10 realistic ways for CEOs to improve their mental health
Today’s executives are expected to be superhuman — they must be many things to many people, which often leads to extraordinary amounts of stress and anxiety. Contributors to a CEO’s stress may include the pressure of answering to their stakeholders, the risks they must calculate to get their businesses ahead, their constant vigilance to trends and changes in the economy, or personal life circumstances.
This May for Mental Health Awareness Month, I’d like to focus on CEO mental health and wellness. As a former CEO and now Vistage speaker on the subject of mental wellness, I work to eliminate the stigma that often goes with it. I encounter executives and business owners who are reticent to admit they could benefit from mental health support. The truth is executives can absolutely mitigate stress and anxiety to achieve better mental and emotional wellness. The first step is to admit to the struggle, and next, develop the tactics to minimize the effects on our lives and organizations.
I suffered from major depressive disorder for most of my life, including 30 years as a CEO; stress and anxiety were major contributors to the disorder.
Most of my professional life was spent projecting the outward appearance of a confident, focused, and positive leader — the opposite of how I felt inside.
If I had been authentic, humble, and vulnerable, I would have been honest about my condition. Thanks to therapy, I learned late in life that a routine, including both physical and mental components, is the key to good mental health, regardless of whether you struggle with a mental illness or not. Look at a routine as building up physical and mental muscle to combat stress.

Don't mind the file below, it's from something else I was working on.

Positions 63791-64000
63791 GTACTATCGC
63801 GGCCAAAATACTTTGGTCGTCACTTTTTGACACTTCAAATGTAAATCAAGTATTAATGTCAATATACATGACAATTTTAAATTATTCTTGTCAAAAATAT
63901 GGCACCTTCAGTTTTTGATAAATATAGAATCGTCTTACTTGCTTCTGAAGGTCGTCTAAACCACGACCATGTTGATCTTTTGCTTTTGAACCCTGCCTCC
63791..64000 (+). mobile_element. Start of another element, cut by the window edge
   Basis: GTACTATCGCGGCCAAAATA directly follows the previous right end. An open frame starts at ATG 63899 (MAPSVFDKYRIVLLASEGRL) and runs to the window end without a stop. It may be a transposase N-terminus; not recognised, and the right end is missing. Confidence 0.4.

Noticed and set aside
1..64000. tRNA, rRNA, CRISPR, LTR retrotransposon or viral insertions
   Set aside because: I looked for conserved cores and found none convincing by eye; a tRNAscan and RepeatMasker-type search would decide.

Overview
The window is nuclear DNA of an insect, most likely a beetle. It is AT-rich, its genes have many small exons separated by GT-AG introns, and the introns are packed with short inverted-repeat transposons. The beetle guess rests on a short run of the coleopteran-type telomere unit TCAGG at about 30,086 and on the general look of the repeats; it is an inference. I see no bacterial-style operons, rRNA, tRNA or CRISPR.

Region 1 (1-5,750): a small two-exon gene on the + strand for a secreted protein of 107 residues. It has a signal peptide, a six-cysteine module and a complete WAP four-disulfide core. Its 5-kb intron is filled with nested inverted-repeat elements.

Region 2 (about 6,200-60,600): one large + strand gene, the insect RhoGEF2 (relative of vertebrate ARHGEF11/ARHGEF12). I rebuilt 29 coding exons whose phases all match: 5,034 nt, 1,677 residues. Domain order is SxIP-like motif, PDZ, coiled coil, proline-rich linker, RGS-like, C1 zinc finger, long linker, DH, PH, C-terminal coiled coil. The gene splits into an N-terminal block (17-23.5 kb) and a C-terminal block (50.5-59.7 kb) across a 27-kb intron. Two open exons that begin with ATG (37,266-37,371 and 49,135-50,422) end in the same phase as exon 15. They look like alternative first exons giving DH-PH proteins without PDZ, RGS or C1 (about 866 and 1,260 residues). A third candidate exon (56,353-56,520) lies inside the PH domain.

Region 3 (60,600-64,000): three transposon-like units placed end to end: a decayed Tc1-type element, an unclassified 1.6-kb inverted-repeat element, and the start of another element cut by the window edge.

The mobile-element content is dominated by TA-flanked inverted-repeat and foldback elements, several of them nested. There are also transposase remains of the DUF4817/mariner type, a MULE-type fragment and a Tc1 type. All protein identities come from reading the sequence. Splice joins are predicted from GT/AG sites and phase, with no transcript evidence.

How CEOs can recognize signs of mental health issues in themselves
For many CEOs, 2020 was likely the year stress and anxiety played a significant role in performance.
Some signs of mental health issues include feelings of fatigue, irritability, worry, isolation or rumination (continuously thinking about the same negative thoughts). Sudden changes in mood, sleep problems, substance abuse, changes in weight or appetite or withdrawing from normal life activities are also signs that should call your attention. If you experience any of the above consistently beyond two weeks, it may be time to proactively seek support.
Key components of a healthy routine for mental well-being
Self-care habits are absolutely vital for the CEO’s mental health and overall well-being. Take any of the following practices for a fresh daily wellness routine.
This does not necessarily mean a gym membership — feel good about doing a simple thirty-minute run or walk each day.
Staying focused on the present moment is the first step of a mindfulness practice. Become aware of your reactions to stressful situations, and don’t fall prey to rumination and daydreaming. Mind wandering? Take three to five deep breaths, in through the nose and out through the mouth.
During the morning run/walk, visualize the plan for your day; see and feel the outcomes you want.
Inventory your eating habits. A cup of coffee for breakfast, a burrito for lunch, and then a 16-ounce ribeye for dinner does not form a nutritious diet. Consume three balanced and timely meals a day, balancing carbs, sugar and proteins.
Replace those numerous cups of coffee with water. After all, as humans, we are 90% water. Replenishment is necessary to keep optimum energy levels.
Studies have shown expressing gratitude for those you love and admire is a powerful activity to trigger positive neurotransmitters.
Don’t be so hard on yourself; you’re doing the best you can. Do something for yourself daily.
Don’t suffer fools. Spend time with those who stimulate, challenge and inspire you. And tell your partner you love them.
Writing down your thoughts and emotions can help you process difficult events, release yourself from thinking traps, and increase your self-awareness. By simply putting your thoughts onto paper, you are externalizing emotions — that alone may help you to feel lighter. I’d suggest utilizing a tool such as the 5 -Second Journal as it incorporates both mental well-being and daily leadership business routines.
My favorite practices include gratitude, exercise and meditation. Discover which of the above you will enjoy most.
It is a truism that the mental wellness of the organization is a reflection of the mental wellness of the CEO. Take the time to nurture a mentally stronger you, and see the positive effects of that effort trickle out to your leadership team and your employees.
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